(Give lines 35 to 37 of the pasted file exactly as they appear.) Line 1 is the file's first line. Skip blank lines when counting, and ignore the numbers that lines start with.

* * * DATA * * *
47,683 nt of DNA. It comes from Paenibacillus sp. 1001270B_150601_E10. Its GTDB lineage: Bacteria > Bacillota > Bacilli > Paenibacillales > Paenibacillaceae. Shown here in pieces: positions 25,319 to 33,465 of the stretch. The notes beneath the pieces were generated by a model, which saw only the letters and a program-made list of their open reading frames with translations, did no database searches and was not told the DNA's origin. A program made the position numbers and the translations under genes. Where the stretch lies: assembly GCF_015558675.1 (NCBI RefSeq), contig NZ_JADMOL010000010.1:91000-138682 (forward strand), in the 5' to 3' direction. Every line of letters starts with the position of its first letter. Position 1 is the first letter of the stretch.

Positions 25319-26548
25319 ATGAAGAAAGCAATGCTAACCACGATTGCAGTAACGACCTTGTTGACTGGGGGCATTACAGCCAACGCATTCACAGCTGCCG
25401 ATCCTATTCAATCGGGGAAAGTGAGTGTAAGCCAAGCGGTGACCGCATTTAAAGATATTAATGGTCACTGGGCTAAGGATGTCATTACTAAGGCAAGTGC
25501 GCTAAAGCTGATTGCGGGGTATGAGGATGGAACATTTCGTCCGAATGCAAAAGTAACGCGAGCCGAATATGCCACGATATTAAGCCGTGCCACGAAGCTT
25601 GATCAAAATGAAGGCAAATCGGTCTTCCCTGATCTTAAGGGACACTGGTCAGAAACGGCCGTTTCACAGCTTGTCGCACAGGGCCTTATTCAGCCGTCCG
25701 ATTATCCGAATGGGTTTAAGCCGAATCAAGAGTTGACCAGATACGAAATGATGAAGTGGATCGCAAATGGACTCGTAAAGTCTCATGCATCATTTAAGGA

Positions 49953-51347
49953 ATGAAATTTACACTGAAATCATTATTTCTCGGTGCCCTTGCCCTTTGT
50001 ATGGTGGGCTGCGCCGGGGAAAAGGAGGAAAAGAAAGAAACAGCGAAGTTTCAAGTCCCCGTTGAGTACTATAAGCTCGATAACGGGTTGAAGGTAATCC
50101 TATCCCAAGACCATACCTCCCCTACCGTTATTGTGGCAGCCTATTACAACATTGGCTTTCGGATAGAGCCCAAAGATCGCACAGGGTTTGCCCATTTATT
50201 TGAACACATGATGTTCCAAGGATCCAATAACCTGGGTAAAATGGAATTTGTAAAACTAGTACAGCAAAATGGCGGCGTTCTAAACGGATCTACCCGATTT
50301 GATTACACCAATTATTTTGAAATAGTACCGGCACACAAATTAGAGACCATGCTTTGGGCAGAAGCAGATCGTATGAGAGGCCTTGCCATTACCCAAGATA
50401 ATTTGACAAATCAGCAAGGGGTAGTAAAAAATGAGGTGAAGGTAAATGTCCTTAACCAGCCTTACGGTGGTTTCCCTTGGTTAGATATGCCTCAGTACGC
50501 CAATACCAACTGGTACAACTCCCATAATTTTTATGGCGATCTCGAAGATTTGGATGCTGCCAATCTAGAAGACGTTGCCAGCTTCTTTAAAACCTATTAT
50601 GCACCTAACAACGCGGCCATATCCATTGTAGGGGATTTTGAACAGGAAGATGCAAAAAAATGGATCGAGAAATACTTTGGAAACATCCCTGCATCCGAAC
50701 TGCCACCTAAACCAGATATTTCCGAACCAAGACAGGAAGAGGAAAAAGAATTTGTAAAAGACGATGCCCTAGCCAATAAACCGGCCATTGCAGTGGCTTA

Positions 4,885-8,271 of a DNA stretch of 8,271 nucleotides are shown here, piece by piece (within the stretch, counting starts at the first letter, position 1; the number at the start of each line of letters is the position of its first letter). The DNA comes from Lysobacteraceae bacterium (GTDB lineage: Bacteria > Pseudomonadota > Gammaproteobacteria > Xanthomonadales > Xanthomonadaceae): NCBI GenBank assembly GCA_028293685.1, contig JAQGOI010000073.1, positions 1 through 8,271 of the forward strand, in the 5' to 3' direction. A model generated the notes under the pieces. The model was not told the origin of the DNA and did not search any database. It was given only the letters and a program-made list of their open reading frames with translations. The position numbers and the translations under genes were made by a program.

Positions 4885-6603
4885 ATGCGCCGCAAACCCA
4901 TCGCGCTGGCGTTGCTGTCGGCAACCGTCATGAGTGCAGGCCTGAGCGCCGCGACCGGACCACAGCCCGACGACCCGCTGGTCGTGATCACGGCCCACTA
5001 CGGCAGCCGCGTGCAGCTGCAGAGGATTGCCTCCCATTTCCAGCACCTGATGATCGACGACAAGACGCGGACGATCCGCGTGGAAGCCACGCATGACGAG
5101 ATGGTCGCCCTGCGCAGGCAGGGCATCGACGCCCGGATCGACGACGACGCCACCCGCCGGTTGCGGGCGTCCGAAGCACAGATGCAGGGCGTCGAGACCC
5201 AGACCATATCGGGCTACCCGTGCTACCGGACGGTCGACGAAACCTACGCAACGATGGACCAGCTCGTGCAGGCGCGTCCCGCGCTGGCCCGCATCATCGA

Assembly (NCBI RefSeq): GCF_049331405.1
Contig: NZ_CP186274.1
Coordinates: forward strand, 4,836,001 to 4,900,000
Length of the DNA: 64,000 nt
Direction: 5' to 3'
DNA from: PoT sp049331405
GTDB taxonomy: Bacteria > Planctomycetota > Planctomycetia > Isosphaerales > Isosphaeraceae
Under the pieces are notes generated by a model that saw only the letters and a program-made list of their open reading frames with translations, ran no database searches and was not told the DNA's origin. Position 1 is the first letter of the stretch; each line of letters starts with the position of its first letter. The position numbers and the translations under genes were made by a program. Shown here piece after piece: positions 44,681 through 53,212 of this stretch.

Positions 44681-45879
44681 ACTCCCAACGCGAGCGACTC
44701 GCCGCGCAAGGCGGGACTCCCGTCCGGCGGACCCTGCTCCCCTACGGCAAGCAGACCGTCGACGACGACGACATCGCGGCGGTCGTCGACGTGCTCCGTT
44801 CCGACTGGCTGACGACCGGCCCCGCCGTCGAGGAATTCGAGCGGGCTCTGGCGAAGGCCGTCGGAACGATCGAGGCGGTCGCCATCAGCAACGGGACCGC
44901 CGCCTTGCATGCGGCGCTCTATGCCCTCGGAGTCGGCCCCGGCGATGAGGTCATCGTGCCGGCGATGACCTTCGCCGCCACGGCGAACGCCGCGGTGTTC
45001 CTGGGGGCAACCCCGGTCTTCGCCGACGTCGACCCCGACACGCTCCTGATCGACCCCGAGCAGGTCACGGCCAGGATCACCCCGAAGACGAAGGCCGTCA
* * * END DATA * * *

44701 GCCGCGCAAGGCGGGACTCCCGTCCGGCGGACCCTGCTCCCCTACGGCAAGCAGACCGTCGACGACGACGACATCGCGGCGGTCGTCGACGTGCTCCGTT
44801 CCGACTGGCTGACGACCGGCCCCGCCGTCGAGGAATTCGAGCGGGCTCTGGCGAAGGCCGTCGGAACGATCGAGGCGGTCGCCATCAGCAACGGGACCGC
44901 CGCCTTGCATGCGGCGCTCTATGCCCTCGGAGTCGGCCCCGGCGATGAGGTCATCGTGCCGGCGATGACCTTCGCCGCCACGGCGAACGCCGCGGTGTTC